Don’t let the name of the book fool you, it covers all the mountainous counties in western North Carolina and the three counties in eastern Tennessee that are partially in Great Smoky Mountains National Park.  Electronic and paperback copies are available from Amazon.com at https://www.amazon.com. Paperback copies are available from the publisher at https://www.arcadiapublishing.com/, at quality bookstores, or from me personally.


Let’s continue the conversation

Have you visited the Great Smoky Mountains? If so, what were your impressions of it? What was the highlight of your trip? Did you see any black bears? Did you see elk? Did you hike? Did you go camping? The recreational opportunities in the Great Smoky Mountains are unlimited! I’d love to hear about your experiences there.

Also, please let me know how you usually view my blog. Do you look at it on your desktop computer, on a tablet, or on your phone?

I’m trying to be more cognizant of the fact that a growing number of people are reading blogs on their phones. The layout of the blog translates differently on the various formats.

For instance, what looks good on a cell phone, doesn’t look quite as good on a desktop computer. Today’s blog post falls into that category. I’ve spent a lot of time on it, trying out “spacers” and “separators.” I’ve never used those tools before. Your patience is appreciated as I learn and experiment with some new blogging techniques.

Remember, I’m a writer — not a computer whiz. This is all part of my journey as a writer, which is what my blog is about.

Thank you for sharing my blog with your friends — in person and on social media!

Janet

#FixYourNovel #3: Reading, Listening, or Watching a Novel?

Personal experience tells me it is a rare novel that will hold my attention well enough to be listened to instead of being read in printed form. I came to that conclusion as I wrote my September 2, 2019 blog post. In case you missed it, I wrote about two books I read in August and the audio book I stopped listening to at the halfway point. Here’s a link to that post:  https://janetswritingblog.com/2019/09/02/3-5-of-the-5-5-books-i-read-in-august-2019/.

Since then, I’ve had several good experiences with audible books. I enjoyed listening to Before I Let You Go, by Kelly Rimmer and The Fifth Column, by Andrew Gross in September (https://janetswritingblog.com/2019/10/07/thrillers-and-a-dark-novel-i-read-last-month/) and The Stationery Shop, by Marjan Kamali this month.

I’ve come to the conclusion that, second to the quality of the writing itself, the verbal delivery of the audio book professional reader is of utmost importance. If I start to listen to a book but find the voice of the reader to be irritating or the volume of the reader’s voice is all over the place, I can’t continue to listen. I’m hearing-impaired, so I appreciate a steady volume on TV, the radio, music, and audio books.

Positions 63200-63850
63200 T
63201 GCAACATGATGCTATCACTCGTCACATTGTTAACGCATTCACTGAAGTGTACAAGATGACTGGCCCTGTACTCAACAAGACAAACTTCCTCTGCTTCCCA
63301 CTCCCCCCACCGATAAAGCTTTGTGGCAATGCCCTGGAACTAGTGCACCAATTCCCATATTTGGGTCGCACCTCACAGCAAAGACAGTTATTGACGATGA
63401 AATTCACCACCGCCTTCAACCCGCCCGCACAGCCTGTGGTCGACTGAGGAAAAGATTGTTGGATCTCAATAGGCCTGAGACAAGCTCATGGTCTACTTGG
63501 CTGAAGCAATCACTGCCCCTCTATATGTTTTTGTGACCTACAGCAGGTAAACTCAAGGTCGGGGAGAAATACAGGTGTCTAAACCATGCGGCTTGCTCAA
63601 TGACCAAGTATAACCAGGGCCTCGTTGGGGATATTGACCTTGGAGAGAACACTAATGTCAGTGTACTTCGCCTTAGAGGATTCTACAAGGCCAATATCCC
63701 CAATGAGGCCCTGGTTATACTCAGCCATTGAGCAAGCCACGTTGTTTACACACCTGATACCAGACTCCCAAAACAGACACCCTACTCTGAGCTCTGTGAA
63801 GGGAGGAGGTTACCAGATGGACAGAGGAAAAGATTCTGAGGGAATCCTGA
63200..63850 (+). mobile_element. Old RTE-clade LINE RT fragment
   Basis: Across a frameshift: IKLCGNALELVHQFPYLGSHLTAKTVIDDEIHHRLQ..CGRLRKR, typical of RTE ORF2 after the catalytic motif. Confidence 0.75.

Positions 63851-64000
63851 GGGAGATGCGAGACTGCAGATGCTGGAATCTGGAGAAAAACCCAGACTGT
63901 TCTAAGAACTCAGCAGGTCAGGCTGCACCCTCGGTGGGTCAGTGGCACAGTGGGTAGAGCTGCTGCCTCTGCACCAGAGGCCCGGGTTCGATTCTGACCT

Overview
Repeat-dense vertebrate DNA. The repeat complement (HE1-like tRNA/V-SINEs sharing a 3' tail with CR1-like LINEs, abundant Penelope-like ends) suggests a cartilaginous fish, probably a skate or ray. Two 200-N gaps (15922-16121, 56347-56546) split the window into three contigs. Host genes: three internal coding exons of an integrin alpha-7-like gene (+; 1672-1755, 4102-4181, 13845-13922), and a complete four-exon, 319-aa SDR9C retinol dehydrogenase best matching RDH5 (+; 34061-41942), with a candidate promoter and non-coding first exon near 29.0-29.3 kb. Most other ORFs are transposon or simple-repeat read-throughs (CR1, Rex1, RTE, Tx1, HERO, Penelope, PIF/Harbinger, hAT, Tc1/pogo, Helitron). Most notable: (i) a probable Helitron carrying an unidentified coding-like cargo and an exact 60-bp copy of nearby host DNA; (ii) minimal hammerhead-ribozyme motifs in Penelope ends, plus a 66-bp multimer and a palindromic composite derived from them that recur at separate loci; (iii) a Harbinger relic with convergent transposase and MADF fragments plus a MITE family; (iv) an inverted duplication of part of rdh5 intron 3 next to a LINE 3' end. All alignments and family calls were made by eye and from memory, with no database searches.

We all learn in different ways, and I think my own non-scientific experiment in reading vs. listening demonstrates that fact. Taking that train of thought another step tells me that the same is surely true for children and how they learn. For children who have trouble reading, what if their textbooks could be available in audio? It seems to me this is worth a try.

Today’s blog post is the third in a series of posts I’ve written or plan to write about specific steps a novelist should take in the process of taking a manuscript on the journey from rough draft to publication.

Here are the links to the earlier blog posts in my #FixYourNovel series:

https://janetswritingblog.com/2019/07/15/fixyournovel-2-scene-outline/

https://janetswritingblog.com/2019/05/27/fixyournovel-1-read-it-aloud/

What’s the “listenability” of this novel?

In case you’re wondering, yes, “listenability” is a real word. I thought I’d coined a new word, but then I found it in the dictionary. What I mean by “listenability” is this:  Does this book give the same depth of reading experience in audio form as it does in printed format?

With what I recently learned about the difference in reading a book and listening to a book, I need to look at the hook and scene and chapter beginnings in the novel I’m writing to see if they work well for the book listener. This prompted me to do a little research.

Writing advice from Jules Horn

I first brought up this issue in my May 13, 2019 blog post, https://janetswritingblog.com/2019/05/13/how-listening-to-a-book-and-reading-a-book-differ/. In that blog post I referenced a piece Jules Horn wrote about attunement. Ms. Horn is an expert on method writing. Her website is https://www.method-writing.com/.

She read my May 13 blog post and took time to respond to my invitation for my blog readers to give me feedback on the opening line of my novel manuscript. I was thrilled to hear from her, as she graciously gave me specific advice about the sentence I’d written.